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The dangers of over hydrating

In this article I'll be covering why getting fluid balance right is important, how to recognise the signs of excess water intake, and tips on how to effectively personalise intake according to your day-to-day needs.

Today we are hydration obsessed and everywhere you turn there’s a new alkalising, fruit infusing, charcoal filtering water vessel being advertised to help ensure you consume enough water. But what if our due diligence in this matter is doing us a disservice and we are, in fact, over consuming water to the detriment of our health, bodily functions and dare I say it sanity?

Ask anyone what is required to achieve optimal hydration status and you’ll be met with multiple variations on one key theme ‘you must drink 2 litres of water every day’. Whilst based on truth this, like so many nutrition and health ‘facts’ has been skewed and altered so much from the original, evidence-based recommendation that it no longer serves the purpose intended.

The recommendation to consume 2 litres of water daily is in fact a guideline for the total amount of water we should consume from all foods and beverages across the day and not a specific recommendation for pure water intake. Therefore, if you consume a range of fresh fruits and vegetables and drink a variety of water-based (e.g. teas, coffee and certain soft drinks) this all counts towards your daily 2 litre recommended intake. Those, glued to water bottles and, consuming 1.5-2L plus, in addition to a range of other fluids and high-water foods could therefore be consuming more than 3-4L of water per day.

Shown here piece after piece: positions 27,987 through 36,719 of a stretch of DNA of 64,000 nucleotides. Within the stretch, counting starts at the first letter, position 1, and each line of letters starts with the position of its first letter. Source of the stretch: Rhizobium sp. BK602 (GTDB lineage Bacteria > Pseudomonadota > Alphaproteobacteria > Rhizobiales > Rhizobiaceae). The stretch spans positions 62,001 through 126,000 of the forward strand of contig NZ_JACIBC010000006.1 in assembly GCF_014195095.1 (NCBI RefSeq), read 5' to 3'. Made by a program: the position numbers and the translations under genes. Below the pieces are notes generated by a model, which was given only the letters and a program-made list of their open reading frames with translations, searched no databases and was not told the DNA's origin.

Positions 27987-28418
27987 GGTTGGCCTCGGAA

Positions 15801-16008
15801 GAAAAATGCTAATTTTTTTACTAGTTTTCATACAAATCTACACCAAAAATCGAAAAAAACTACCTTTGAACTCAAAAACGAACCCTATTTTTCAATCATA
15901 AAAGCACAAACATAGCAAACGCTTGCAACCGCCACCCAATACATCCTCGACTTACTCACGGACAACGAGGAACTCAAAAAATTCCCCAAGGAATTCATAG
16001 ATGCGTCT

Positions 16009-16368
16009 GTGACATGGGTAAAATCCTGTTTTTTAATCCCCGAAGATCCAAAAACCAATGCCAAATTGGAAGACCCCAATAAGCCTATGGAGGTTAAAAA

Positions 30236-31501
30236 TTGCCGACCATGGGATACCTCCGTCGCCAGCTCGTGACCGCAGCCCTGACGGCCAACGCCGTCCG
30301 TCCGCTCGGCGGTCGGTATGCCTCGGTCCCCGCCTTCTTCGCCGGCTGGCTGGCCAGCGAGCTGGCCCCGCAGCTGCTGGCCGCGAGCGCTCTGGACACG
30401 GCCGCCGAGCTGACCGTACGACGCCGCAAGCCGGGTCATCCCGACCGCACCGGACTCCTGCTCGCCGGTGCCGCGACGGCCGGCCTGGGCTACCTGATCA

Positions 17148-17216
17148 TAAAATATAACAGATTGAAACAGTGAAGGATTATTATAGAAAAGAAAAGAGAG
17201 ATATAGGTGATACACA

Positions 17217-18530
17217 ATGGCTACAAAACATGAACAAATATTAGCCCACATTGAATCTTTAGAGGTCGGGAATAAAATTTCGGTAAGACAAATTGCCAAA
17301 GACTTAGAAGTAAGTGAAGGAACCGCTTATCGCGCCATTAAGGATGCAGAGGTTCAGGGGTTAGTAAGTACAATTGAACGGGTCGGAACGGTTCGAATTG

Why is this a problem? Surely the more water the better, right? Well no! Fluid balance (the purpose for which we consume water) is, like everything in the human body, tightly regulated and must be kept within specific ranges to ensure cell structure, transport of nutrients and oxygen around the body, movement of toxins out of our cells, and communication between all structures in the body is possible. As such we have specialist mechanisms to ensure we take in enough fluids (thirst) and get rid of any excesses (needing to pee). When we have too little liquid in our bodies our brains detect this and make feel thirsty, so we have a drink. If we don’t we can feel tired, get headaches, feel physically weak, or even sick and our stress levels start to rise. However, when we are over hydrated and have too much water in our systems the vital nutrients, molecules and signals in our bodily fluids can become too dilute and this can also impact cell function, brain power and energy levels.

Whilst our bodies are generally good at eliminating excess fluid this can come at a price because we don’t lose pure water when we urinate. When you pee the electrolytes sodium, chloride and potassium as well as a whole host of other important molecules, water-soluble vitamins, hormones and proteins are lost down the loo too.

To help illustrate this further think back to GCSE science and the concept of solutions, dissolving things in them and osmosis.